If SAT averages haven’t changed materially over almost 30 years, despite the effort, time and money expended to improve educational programs for all students, it seems reasonable to assume that we shouldn’t expect any meaningful change in average level of performance in this critically important ability in the foreseeable future.
    And what if the achievement gap is here to stay!! And it is important
    to remember that correlation does not imply causation.

  10. Dr. Bill Conrad 4 weeks ago4 weeks ago

    The chief determinant of whether economically disadvantaged students will succeed in school is the quality of the teachers they get and the ability of those teachers to know their content well and to effectively implement high quality professional practices . Economically disadvantaged students are most likely to get the most novice or TFA teachers out of an overall teacher pool that is derived from color in the lines colleges of education unprepared in content … Read More

    The chief determinant of whether economically disadvantaged students will succeed in school is the quality of the teachers they get and the ability of those teachers to know their content well and to effectively implement high quality professional practices .

    Economically disadvantaged students are most likely to get the most novice or TFA teachers out of an overall teacher pool that is derived from color in the lines colleges of education unprepared in content knowledge and pedagogy. That is their fate and it is the root cause of the achievement gap. Economically disadvantaged parents do not have the economic wherewithal to pay for extra tutoring and after school support line White and Asian parents do! They are the most sensitive to the quality of the teachers.

    Local school boards and milquetoast administrators hold the line on allocating their most qualified teachers from predominantly wealthy white schools to schools with predominantly Brown and economically disadvantaged students!

    Correlation does not mean causation. Scratch the surface. Visit classrooms where the economically poor Brown children are “educated” and you will see for yourself!

    Replies

    • Ann 3 weeks ago3 weeks ago

      Dr. Conrad, I'm afraid I disagree. I have never worked in a district that allowed teachers to choose sites. Teachers usually take the placement at whatever site they get hired, then rarely move. The problem is there are far to many who receive tenure have not shown themselves to be good teachers. Principles simply do not say no often enough. The larger problem and where it begins in the schools of education that 1) admit … Read More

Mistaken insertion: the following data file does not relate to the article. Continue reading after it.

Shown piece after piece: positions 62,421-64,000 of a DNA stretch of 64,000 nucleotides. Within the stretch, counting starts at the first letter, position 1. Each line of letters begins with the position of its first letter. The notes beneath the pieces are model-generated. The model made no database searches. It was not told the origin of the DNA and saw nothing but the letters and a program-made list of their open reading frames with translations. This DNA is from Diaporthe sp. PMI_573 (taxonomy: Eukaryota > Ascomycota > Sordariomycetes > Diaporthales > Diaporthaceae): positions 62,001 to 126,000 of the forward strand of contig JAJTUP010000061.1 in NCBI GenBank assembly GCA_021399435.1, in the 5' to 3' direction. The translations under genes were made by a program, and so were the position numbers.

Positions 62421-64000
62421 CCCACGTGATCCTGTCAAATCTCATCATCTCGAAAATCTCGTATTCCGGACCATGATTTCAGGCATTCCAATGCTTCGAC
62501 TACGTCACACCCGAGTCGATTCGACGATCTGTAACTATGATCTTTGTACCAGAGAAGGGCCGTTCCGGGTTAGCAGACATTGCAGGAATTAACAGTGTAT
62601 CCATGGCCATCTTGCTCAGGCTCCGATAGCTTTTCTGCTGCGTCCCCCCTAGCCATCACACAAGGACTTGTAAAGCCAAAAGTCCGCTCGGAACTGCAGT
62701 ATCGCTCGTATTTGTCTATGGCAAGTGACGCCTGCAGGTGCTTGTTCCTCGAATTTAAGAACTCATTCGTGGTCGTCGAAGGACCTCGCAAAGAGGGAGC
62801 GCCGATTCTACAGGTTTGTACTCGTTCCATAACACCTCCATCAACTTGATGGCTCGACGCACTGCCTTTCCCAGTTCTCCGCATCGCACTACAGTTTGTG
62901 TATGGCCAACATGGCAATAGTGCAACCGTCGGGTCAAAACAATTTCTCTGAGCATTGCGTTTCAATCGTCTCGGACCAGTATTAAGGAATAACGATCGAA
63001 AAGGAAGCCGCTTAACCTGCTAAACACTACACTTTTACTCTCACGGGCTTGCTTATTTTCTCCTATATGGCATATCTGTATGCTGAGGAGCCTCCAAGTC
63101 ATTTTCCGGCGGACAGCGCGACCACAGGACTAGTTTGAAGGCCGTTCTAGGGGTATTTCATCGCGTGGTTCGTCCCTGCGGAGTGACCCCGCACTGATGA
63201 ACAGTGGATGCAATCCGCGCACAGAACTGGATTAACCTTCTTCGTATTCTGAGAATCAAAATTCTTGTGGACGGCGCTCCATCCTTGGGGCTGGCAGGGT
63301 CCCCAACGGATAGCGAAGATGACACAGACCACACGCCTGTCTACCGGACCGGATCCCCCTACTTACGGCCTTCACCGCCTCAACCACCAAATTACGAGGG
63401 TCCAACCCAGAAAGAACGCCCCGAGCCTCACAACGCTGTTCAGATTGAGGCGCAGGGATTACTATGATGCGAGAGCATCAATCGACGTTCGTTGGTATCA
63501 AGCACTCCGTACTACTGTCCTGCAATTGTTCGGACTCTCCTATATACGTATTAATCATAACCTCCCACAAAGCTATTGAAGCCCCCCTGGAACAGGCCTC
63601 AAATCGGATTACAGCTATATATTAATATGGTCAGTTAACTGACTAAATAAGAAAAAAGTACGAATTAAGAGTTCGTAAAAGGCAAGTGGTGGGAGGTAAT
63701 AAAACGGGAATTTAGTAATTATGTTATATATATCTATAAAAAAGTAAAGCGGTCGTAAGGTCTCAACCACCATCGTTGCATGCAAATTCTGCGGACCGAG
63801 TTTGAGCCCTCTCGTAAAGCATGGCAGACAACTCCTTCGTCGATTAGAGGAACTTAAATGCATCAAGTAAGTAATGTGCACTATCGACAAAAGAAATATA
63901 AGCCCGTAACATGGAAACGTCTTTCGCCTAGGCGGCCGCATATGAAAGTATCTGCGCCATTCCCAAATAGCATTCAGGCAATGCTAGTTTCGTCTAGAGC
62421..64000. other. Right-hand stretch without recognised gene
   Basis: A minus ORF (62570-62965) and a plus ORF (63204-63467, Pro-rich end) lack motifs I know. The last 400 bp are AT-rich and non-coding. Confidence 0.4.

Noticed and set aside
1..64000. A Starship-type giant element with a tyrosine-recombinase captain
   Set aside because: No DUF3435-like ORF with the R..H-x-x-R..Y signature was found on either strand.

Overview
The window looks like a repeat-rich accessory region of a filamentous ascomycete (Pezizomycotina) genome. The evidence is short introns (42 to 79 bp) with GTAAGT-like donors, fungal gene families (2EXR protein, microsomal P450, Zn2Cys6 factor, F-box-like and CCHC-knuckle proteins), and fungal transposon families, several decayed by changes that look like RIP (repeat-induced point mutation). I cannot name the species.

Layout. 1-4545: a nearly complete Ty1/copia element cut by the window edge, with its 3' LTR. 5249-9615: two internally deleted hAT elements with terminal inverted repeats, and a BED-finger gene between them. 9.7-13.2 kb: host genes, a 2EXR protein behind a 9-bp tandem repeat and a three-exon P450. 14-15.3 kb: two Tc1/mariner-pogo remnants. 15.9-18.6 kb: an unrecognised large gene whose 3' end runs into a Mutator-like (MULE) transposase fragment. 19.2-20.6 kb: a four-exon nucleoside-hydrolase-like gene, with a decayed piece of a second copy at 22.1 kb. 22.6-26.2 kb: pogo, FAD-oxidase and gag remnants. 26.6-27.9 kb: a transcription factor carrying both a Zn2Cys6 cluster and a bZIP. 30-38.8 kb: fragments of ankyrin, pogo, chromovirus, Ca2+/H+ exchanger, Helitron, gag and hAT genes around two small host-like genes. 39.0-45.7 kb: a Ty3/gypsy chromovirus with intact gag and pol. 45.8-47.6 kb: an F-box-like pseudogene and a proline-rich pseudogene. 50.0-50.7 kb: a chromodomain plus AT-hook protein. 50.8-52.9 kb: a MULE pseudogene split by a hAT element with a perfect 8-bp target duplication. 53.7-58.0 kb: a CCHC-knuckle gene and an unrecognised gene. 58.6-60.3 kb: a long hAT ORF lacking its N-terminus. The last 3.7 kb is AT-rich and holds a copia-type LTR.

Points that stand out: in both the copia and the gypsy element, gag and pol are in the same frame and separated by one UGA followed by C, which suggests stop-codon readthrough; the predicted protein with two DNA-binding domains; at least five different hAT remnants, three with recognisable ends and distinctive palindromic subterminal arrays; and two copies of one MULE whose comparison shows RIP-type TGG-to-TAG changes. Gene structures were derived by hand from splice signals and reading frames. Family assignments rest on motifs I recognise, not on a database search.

Dr. Conrad, I’m afraid I disagree. I have never worked in a district that allowed teachers to choose sites. Teachers usually take the placement at whatever site they get hired, then rarely move. The problem is there are far to many who receive tenure have not shown themselves to be good teachers. Principles simply do not say no often enough. The larger problem and where it begins in the schools of education that 1) admit those with lesser academic qualifications and 2) do an abhorrent job teaching pedagogy instead spending too much time on ‘culture’ and ‘social justice’. This has been so for decades. Twenty years back in California we were getting pretty well trained teachers from Fresno State but that has deteriorated as well. BTW the same situation for admin credentials.

      • Bill Conrad 2 weeks ago2 weeks ago

        I don't think that we are in disagreement. The woeful colleges of education are the root cause of producing a pool of teachers in general who are not well prepared in either content or pedagogy. These are the teaches that students of color and economically disadvantaged students are destined to get. If we do a thought experiment advocated by Mutiu Fagbayi from Performance Fact, we might be better able to see the issue. If … Read More

        I don’t think that we are in disagreement. The woeful colleges of education are the root cause of producing a pool of teachers in general who are not well prepared in either content or pedagogy. These are the teaches that students of color and economically disadvantaged students are destined to get.

        If we do a thought experiment advocated by Mutiu Fagbayi from Performance Fact, we might be better able to see the issue. If we randomly selected 30 students of color or economically disadvantaged students and assigned them a teacher. Is it possible that this teacher could ensure that 50% of the students meet standards? If we assigned a different teacher. Is it possible that that teacher could ensure that 80% of the students meet standards? Is it possible to assign a teacher who only gets 25% of the students to meet standards. Of course, all of these scenarios are true. So it is not the children who are the issue, it is the adults and their level of preparedness. No?